It is against the law to speak on a cell phone while driving a motor vehicle in the state of New York. This past summer, Justice Edmead, sitting in the Supreme Court located in New York County, suspended a driver’s license for thirty-one days when she was found guilty of talking on her cell phone.
The defendant argued that the courts determination was arbitrary and that the sentence was excessive. The court stated otherwise. The defendant had two previous convictions for talking on a cell phone. These convictions took place within the past eighteen months and were still on her driver’s license.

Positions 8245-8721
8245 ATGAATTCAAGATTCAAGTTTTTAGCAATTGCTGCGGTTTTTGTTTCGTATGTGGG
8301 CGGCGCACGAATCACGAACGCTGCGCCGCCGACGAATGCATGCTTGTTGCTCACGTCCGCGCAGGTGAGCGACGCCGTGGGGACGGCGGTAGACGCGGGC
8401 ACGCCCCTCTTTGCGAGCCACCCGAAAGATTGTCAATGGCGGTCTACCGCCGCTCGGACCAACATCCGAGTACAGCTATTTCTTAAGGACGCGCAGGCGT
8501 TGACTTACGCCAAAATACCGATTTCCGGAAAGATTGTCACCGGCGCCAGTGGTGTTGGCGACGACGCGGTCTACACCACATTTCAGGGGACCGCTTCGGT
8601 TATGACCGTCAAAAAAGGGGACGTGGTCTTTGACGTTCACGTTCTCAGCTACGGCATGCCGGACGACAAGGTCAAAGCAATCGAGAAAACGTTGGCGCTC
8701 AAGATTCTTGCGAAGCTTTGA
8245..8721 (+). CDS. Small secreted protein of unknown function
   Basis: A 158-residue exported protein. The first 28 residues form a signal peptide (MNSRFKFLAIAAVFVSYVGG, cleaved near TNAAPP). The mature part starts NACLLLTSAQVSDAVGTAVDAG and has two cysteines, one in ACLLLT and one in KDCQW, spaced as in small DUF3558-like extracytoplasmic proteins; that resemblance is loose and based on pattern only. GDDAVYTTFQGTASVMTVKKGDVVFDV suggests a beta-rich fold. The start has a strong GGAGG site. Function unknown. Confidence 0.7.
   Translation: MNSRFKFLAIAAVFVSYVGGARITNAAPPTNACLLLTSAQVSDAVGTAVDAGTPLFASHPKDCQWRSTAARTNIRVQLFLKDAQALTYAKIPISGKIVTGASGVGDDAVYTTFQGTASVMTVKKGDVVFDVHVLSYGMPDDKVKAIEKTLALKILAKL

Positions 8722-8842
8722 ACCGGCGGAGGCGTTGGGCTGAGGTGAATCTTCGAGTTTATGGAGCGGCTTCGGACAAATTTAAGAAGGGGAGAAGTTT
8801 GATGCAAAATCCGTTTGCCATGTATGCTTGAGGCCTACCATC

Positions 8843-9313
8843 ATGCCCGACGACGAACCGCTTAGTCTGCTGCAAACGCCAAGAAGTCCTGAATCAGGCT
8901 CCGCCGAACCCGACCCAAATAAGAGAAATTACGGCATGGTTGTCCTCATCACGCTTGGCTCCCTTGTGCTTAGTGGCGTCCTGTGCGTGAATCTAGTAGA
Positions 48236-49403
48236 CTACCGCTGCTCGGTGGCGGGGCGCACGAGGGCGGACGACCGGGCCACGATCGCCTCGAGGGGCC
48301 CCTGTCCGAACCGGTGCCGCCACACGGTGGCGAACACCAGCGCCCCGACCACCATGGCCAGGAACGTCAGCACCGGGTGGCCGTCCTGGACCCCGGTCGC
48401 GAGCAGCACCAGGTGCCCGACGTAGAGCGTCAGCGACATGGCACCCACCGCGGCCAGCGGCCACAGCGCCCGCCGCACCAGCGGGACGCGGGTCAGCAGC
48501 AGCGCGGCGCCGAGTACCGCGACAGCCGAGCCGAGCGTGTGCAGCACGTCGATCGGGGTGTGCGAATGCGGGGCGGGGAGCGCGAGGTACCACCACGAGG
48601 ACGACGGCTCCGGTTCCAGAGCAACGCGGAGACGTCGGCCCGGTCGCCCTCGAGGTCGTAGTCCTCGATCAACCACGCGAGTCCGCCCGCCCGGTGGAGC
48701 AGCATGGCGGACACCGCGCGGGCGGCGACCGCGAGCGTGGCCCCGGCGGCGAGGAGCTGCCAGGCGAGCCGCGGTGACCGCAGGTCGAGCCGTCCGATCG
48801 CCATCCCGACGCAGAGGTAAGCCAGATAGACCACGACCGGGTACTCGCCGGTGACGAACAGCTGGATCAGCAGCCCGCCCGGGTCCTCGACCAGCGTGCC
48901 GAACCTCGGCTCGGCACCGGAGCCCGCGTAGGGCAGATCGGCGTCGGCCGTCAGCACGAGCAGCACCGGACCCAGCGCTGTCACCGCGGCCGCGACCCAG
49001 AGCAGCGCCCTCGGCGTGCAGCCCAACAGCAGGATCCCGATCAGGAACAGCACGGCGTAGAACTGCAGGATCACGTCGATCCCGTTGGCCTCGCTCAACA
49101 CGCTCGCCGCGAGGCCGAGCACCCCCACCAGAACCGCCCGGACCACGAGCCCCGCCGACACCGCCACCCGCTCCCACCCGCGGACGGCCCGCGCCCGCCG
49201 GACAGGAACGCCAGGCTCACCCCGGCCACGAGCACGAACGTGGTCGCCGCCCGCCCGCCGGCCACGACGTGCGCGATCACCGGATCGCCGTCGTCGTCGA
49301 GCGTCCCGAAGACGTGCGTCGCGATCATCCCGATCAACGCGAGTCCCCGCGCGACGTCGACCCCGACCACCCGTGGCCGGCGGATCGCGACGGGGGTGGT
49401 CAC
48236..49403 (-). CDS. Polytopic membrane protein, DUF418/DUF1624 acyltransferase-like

The court claimed that sections 1225-c(2)(a) and section 510(3) of the New York Vehicle and Traffic Laws provided the court with discretion to temporarily suspend the license of a driver for multiple convictions related to the same offense. The court stated in its decision that monetary fines did not stop her from driving while talking on a cell phone. The court further indicated that there was a “reasonable prospect” that without the suspending of her drivers license, she would continue to violate the law. Therefore, the punishment was not disproportionate to the offense, shocking to one’s conscience or unreasonable.
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